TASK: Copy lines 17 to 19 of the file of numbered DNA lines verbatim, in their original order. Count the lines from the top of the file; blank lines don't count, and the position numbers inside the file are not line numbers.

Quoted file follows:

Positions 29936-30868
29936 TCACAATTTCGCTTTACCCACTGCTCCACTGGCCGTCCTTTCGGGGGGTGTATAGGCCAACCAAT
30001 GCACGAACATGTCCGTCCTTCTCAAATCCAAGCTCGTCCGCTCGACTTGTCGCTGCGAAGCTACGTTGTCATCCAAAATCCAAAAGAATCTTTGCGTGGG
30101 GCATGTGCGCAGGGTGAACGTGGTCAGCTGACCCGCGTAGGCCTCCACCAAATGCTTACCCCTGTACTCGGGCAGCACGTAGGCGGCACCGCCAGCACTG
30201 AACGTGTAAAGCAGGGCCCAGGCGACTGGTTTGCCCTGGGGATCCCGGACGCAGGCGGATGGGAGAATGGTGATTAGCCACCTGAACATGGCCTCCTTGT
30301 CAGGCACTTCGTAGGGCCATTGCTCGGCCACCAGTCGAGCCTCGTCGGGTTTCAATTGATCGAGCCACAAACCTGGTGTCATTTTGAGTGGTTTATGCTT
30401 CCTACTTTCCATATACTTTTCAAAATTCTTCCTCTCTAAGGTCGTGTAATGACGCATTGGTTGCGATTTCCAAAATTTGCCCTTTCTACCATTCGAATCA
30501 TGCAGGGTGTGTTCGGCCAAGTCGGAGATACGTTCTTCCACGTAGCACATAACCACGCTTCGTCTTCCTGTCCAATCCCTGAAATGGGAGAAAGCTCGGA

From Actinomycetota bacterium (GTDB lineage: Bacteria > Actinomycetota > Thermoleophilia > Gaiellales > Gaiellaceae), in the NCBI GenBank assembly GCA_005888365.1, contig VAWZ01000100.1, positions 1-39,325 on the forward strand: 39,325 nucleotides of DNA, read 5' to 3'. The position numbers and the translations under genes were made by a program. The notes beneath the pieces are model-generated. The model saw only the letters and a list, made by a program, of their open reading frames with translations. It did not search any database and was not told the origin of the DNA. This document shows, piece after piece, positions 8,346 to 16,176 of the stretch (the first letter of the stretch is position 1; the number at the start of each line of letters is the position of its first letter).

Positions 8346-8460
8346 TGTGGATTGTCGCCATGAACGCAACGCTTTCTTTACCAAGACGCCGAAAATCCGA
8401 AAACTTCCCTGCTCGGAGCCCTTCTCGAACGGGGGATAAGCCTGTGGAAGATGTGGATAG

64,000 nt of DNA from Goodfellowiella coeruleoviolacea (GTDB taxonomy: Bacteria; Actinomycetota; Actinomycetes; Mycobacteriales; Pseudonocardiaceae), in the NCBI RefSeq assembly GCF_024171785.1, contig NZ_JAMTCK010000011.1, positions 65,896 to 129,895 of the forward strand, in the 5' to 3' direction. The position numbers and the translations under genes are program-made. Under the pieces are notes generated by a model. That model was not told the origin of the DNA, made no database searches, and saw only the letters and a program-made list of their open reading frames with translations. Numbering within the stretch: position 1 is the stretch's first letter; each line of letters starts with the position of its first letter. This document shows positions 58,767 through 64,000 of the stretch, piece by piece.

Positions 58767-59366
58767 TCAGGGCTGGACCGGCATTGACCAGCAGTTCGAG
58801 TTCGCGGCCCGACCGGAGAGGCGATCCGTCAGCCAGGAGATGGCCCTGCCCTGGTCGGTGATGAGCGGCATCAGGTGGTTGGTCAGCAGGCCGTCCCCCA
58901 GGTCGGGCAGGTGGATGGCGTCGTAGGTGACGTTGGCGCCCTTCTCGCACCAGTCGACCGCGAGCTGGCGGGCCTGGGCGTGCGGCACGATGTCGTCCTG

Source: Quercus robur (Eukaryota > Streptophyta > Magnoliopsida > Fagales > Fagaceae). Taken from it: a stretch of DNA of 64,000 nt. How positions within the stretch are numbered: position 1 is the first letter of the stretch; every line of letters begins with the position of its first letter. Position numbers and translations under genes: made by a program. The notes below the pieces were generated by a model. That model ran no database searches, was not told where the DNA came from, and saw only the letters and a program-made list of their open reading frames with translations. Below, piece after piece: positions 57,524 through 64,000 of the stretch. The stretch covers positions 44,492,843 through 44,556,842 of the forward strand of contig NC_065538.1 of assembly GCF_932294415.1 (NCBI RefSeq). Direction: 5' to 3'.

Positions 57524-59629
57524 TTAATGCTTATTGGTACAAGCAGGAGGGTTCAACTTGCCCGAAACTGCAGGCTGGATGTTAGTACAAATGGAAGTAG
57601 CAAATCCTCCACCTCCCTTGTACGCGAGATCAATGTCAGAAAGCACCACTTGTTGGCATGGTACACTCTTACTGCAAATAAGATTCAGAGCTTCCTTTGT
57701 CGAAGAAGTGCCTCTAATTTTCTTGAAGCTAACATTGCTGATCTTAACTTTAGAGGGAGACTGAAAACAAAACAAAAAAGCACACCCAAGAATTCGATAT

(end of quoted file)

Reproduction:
58901 GGTCGGGCAGGTGGATGGCGTCGTAGGTGACGTTGGCGCCCTTCTCGCACCAGTCGACCGCGAGCTGGCGGGCCTGGGCGTGCGGCACGATGTCGTCCTG

Source: Quercus robur (Eukaryota > Streptophyta > Magnoliopsida > Fagales > Fagaceae). Taken from it: a stretch of DNA of 64,000 nt. How positions within the stretch are numbered: position 1 is the first letter of the stretch; every line of letters begins with the position of its first letter. Position numbers and translations under genes: made by a program. The notes below the pieces were generated by a model. That model ran no database searches, was not told where the DNA came from, and saw only the letters and a program-made list of their open reading frames with translations. Below, piece after piece: positions 57,524 through 64,000 of the stretch. The stretch covers positions 44,492,843 through 44,556,842 of the forward strand of contig NC_065538.1 of assembly GCF_932294415.1 (NCBI RefSeq). Direction: 5' to 3'.

Positions 57524-59629